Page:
• How is the issue of survival characterized and approached in terms of each character’s situation and beliefs?
• How is the world outside the mansion portrayed compared to what is going on inside? How does that world change, as far as the hostages know?
• How is the enjoyment of music (listening as well as playing/performing) portrayed? How do the different characters react to Roxanne’s singing?
• In what ways is music equated with love?
The Author’s Craft
• How do the two epigraphs (from operas by Bellini and Mozart) set the stage for the narrative to come?
• How does the book’s Prologue set up the cultural and geographical setting of the book? How is a sense of place established?
• Patchett reveals on page 13 that “in fact it was the terrorists who would not survive the ordeal.” Why would she offer readers this knowledge up front?
• How do the elements of magic realism function within the novel?
• Discuss the role of the omniscient narrator of Bel Canto (who is looking back at the events) and how this style conveys information about multiple characters.
• How would the narrative’s effect differ if the story had been told in the present tense instead of as a narrator recounting past events?
• The entire novel takes place in one house, for the most part in one room. How does this confinement of the narrative action function to create or illuminate the psychological experiences of the characters?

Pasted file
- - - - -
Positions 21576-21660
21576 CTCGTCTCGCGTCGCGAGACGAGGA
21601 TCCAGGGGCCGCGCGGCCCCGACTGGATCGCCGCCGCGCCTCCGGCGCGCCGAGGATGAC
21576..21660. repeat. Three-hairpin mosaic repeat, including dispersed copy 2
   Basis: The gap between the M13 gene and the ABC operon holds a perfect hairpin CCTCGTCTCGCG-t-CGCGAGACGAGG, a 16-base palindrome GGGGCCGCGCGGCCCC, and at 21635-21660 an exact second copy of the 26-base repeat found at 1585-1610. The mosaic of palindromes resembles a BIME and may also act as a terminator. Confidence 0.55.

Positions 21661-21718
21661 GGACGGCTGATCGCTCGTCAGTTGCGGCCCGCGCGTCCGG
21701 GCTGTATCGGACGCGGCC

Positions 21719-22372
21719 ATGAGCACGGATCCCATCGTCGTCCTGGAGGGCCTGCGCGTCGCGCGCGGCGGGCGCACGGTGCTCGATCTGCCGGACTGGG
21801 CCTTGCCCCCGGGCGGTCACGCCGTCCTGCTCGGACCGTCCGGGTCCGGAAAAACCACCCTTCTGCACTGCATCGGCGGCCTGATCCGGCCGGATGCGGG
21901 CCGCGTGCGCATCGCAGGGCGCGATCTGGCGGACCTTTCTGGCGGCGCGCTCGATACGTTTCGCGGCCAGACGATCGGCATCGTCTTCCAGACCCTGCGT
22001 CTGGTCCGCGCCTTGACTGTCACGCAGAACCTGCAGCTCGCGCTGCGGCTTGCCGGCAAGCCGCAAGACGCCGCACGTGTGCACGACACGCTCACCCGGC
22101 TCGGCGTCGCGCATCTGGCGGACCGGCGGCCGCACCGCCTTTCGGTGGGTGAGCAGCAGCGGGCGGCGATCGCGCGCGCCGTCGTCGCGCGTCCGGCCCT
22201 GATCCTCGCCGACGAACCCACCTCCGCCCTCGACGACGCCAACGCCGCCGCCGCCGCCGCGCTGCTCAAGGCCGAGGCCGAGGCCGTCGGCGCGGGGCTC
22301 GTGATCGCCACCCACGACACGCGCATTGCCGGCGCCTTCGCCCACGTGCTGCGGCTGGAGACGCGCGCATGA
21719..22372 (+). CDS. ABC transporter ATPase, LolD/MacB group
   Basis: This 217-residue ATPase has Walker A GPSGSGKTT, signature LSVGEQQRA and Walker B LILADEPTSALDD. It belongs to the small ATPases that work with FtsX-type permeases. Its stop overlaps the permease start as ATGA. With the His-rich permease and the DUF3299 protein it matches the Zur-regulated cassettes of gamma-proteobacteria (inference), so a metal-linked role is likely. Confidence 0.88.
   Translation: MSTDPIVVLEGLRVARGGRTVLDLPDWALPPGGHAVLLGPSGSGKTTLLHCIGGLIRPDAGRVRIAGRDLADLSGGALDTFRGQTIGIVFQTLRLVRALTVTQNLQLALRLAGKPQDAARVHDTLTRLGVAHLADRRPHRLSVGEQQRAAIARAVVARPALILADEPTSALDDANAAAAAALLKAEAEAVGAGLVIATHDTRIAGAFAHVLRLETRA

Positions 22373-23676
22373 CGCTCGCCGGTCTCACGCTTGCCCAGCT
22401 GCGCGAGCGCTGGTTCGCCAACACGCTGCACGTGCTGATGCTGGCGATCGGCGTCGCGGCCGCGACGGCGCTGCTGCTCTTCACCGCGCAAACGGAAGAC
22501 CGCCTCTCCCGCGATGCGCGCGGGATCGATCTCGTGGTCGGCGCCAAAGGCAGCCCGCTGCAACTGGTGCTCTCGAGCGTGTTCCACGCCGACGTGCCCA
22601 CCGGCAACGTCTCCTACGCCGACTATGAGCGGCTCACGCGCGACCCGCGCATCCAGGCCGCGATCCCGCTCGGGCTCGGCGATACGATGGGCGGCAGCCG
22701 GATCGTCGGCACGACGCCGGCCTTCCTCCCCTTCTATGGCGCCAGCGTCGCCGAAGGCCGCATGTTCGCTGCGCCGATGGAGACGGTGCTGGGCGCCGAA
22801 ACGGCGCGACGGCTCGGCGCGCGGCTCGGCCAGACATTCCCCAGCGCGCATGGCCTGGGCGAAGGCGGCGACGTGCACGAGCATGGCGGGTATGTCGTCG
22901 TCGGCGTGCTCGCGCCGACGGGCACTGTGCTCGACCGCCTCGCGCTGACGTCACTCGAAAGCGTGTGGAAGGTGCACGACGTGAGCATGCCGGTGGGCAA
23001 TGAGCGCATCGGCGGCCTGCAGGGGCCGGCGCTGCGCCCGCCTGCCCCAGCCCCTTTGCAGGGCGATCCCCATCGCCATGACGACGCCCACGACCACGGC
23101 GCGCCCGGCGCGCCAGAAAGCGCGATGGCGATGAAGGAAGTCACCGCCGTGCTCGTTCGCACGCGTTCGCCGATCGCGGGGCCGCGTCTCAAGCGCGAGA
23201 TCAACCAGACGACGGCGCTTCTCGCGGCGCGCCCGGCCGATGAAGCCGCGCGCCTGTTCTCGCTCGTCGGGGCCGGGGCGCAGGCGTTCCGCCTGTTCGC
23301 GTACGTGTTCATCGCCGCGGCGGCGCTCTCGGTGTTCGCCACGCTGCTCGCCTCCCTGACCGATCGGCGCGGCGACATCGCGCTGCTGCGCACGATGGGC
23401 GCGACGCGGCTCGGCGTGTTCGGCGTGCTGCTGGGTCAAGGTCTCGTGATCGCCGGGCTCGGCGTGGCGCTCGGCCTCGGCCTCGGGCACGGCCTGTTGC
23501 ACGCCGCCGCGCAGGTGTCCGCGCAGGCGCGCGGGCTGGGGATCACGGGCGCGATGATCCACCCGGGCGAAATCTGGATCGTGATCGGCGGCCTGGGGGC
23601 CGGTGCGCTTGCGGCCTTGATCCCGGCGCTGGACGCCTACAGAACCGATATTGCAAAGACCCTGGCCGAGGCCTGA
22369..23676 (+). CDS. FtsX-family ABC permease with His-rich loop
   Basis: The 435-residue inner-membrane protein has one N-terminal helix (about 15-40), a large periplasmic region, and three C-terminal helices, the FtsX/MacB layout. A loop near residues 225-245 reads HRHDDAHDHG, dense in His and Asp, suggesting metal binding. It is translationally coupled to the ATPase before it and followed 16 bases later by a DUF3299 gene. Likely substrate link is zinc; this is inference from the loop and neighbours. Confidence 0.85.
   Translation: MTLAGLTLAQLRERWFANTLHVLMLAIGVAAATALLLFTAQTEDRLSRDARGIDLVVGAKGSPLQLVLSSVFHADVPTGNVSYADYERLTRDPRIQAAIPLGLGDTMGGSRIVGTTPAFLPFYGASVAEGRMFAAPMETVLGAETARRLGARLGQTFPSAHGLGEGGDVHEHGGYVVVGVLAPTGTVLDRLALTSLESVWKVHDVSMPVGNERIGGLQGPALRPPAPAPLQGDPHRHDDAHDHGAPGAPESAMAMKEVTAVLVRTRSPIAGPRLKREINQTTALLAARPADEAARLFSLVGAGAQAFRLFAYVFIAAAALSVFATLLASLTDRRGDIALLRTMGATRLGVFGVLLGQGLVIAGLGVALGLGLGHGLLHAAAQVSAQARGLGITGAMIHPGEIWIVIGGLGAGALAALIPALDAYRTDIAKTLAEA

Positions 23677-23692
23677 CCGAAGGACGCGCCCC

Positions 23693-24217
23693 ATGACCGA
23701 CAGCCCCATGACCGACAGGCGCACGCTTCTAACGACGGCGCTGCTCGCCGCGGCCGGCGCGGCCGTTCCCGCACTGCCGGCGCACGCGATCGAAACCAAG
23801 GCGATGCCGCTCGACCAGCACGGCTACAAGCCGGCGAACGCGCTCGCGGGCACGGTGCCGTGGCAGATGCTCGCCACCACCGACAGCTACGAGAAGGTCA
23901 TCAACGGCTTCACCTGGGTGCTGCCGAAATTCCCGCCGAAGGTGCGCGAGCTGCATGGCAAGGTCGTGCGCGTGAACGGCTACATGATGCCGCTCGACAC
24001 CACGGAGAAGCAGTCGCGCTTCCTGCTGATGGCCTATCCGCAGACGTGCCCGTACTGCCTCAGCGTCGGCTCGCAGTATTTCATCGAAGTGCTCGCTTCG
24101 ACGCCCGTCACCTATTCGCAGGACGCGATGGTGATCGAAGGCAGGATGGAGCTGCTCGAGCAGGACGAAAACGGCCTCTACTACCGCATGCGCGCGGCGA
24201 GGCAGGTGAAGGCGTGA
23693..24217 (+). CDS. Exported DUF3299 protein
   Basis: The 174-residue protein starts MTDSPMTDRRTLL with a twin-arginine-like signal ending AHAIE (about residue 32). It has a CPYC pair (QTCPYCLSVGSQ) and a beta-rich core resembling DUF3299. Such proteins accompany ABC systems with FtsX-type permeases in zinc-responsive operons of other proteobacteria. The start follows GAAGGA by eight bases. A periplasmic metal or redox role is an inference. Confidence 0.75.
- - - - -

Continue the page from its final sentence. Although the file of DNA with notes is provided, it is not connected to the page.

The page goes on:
• What makes this story so compelling? What is it about tragedy and loss that attracts our interest?
• What is the significance of the book ending with a new, unknown story about to begin? What does it say about the importance of storytelling?
• What portions or aspects of the writing did you find most artful and/or enjoyable to read?
Speculative Questions for Discussion or Writing
• Consider how the different characters see fate and their own part in their own futures. What is the author telling us about free will?
• Would the story be possible and convincing without the epilogue? More so?
Related Writing Projects
• Write a love letter from one character to another who speaks a different language (and with whom they therefore have never had a live conversation) and have the recipient write back.
• Write a new ending for Bel Canto, one in which all the captors do not die. Can Gen and Carmen stay together? Do Mr. Hosokawa and Roxanne end up together?